I am now going through Andrew and Austin’s coloring books, trying to find ones where I recognize the characters. (I hope Austin doesn’t mind that I’m planning to take all of his green crayons - his favorite color.)

Seriously, how am I going to find books that I have read before that I remember the characters and the plot.

Where would I find a book like that? Particularly one that I would want to read again.

A book that I will be able to remember the characters and the plot.

“Patra, have we packed my Bible yet?”

Bob

Friday, February 5, 2010

"Developing a cheerful Heart"

We spent most of the day at Moffitt yesterday. It now seems very real and the pace is definitely going to be heating up. We are so appreciative of the doctors and nurses and staff at Moffitt. It is a blessing to have a facility like Moffitt located so close to us. It will certainly make the process more manageable. We have been a patient at Moffitt not even two months, and Patra and I talked yesterday about how comfortable and confident we have become in the treatment and care we are receiving. We feel like we know our doctors and staff personally, and they know us personally and care about us as patients and as people. It is amazing how much comfort that brings.

I am reminded of what God told Jeremiah. (You may recall that Jeremiah is often referred to as “the weeping prophet” so he obviously needed comforting. One of the ways God comforted him was to let Jeremiah know that God knew who Jeremiah was and God cared for Jeremiah.)“Before I formed you in the womb I knew you, before you were born I set you apart; I appointed you as a prophet to the nations.”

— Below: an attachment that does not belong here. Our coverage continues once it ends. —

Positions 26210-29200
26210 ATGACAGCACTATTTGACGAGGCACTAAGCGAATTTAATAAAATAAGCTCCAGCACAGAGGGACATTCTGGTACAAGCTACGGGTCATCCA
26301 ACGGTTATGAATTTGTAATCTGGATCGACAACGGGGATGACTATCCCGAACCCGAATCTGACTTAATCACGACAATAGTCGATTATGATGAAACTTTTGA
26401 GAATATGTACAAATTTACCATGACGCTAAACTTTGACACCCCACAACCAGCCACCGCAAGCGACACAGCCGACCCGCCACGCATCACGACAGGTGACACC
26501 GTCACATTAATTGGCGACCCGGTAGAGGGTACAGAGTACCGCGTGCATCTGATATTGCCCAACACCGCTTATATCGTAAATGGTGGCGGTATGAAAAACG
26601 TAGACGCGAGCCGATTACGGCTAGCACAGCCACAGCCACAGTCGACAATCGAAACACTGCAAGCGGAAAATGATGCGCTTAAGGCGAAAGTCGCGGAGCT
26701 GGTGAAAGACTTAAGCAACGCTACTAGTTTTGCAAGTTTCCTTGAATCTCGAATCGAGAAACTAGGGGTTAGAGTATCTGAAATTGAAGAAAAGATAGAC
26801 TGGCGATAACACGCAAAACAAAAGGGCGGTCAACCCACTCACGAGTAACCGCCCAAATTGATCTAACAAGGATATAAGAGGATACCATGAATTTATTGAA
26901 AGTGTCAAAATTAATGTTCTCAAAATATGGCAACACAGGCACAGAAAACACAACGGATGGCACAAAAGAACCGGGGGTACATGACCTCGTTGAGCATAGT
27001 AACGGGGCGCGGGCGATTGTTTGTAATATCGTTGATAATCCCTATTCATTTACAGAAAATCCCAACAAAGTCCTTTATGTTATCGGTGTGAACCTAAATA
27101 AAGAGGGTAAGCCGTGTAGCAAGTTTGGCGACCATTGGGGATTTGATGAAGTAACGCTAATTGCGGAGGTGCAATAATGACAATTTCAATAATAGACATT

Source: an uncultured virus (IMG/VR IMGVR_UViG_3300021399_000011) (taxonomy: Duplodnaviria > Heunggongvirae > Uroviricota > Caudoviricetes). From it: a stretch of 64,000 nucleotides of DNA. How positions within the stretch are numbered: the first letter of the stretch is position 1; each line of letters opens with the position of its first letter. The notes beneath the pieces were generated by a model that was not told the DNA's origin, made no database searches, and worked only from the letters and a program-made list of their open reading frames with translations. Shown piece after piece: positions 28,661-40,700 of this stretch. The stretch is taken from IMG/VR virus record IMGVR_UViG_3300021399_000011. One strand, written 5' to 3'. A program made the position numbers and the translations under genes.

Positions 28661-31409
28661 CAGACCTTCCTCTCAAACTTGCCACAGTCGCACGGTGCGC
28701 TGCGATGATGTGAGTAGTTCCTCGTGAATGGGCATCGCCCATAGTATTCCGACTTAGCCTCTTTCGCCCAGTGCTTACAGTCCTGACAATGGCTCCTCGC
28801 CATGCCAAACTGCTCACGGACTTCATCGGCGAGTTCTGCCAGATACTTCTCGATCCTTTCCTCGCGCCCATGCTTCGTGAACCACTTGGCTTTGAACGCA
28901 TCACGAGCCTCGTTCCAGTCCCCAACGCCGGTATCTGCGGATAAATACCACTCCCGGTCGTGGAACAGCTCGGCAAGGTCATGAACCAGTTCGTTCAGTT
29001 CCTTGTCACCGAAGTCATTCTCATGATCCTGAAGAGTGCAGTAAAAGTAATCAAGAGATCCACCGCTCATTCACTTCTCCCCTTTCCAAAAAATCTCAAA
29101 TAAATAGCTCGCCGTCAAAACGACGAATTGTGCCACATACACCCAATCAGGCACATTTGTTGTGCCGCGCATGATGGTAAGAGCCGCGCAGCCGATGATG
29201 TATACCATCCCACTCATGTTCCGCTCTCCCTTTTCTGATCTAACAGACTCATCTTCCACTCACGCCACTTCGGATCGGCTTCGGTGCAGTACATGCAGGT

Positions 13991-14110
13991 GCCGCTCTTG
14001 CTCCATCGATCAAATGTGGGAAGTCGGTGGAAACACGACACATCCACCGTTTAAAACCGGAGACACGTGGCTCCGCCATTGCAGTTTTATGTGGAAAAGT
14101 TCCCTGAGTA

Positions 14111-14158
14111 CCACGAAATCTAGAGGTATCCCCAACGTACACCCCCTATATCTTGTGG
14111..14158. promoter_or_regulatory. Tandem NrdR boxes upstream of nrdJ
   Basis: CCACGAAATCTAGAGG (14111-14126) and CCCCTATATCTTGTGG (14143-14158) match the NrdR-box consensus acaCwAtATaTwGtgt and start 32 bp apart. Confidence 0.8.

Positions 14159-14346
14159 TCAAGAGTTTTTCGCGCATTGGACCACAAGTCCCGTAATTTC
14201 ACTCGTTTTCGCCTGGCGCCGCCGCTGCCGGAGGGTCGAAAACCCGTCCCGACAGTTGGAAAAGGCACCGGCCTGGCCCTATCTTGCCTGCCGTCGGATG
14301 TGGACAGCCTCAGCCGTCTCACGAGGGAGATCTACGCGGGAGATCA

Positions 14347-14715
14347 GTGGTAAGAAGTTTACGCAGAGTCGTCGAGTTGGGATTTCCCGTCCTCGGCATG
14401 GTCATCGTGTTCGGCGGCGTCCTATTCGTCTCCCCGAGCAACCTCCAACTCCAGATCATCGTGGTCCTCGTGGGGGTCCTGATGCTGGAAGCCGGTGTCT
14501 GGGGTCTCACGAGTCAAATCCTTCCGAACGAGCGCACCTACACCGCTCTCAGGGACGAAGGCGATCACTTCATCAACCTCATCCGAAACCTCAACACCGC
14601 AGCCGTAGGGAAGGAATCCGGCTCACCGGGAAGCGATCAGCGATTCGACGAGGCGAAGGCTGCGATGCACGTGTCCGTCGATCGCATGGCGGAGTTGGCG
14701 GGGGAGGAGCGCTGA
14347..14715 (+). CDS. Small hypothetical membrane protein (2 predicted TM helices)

In my own personal amplified translation of that verse:
“Bob, before you were a baby in your mother’s womb I knew you, before you were born I set you apart; I knew all about this journey you're going through with these “nasty little diseases.” I’m not surprised by them. I know you, and I’ve appointed you to accomplish certain things in your life. And nothing will stop you from keeping any appointment I’ve made for you.

If you have a couple of minutes, I think you will enjoy the video of Megan below. Even at three months, her Mom is already working on developing her sense of humor. As a granddad, I think she has a cheerful heart – I know she cheers mine.

Girl Talk from Jennifer Dunlap on Vimeo.

Wednesday, February 3, 2010

“Faith isn’t about getting what we want.”

Tuesday night I was feeling good and went to my men’s Bible study class. I have been the teacher of the class for 10 years and “taking a break” from teaching that class and my Bible study class at church have been really difficult. It was great to be there with the men. They are an inspiration to me and have been very supportive during this journey. Pat Mennega has taken over the teaching responsibilities and he did a great job with the wrap up Tuesday night. The evening certainly “cheered my heart.” Since I do miss teaching, I hope you will forgive me if my post today sounds a little like a teaching lesson. One of the advantages of being sick and having your own blog is you get to define what the blog says.


“Faith isn’t about getting what we want.”